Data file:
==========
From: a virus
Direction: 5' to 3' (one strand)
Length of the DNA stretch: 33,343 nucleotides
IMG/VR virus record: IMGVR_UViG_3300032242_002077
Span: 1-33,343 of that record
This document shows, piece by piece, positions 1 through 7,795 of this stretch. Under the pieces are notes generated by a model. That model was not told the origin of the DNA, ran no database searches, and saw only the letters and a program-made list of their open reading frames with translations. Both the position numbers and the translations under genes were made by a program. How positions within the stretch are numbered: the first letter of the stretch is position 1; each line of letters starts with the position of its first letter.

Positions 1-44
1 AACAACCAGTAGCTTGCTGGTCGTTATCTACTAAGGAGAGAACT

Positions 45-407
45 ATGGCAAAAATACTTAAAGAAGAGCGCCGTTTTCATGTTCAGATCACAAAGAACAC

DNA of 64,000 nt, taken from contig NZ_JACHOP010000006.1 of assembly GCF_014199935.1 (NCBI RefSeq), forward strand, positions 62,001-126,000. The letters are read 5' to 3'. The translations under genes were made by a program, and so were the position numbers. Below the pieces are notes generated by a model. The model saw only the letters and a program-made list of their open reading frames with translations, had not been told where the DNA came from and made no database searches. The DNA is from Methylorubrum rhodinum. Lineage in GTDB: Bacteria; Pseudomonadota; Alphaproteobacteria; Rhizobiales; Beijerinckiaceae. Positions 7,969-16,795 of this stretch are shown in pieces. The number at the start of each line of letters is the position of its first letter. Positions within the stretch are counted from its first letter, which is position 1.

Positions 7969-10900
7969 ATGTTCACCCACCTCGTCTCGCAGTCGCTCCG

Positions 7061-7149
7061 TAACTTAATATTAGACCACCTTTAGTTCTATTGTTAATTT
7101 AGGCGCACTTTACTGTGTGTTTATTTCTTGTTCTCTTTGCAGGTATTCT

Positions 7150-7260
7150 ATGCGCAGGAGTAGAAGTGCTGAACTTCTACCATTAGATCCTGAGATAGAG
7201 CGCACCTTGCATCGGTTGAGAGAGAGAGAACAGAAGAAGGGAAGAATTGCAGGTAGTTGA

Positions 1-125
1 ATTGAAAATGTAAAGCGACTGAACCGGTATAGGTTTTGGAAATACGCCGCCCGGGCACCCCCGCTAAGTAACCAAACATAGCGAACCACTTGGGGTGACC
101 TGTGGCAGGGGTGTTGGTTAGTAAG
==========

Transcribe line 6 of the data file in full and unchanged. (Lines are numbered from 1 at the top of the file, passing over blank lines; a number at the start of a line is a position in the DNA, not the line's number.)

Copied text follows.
This document shows, piece by piece, positions 1 through 7,795 of this stretch. Under the pieces are notes generated by a model. That model was not told the origin of the DNA, ran no database searches, and saw only the letters and a program-made list of their open reading frames with translations. Both the position numbers and the translations under genes were made by a program. How positions within the stretch are numbered: the first letter of the stretch is position 1; each line of letters starts with the position of its first letter.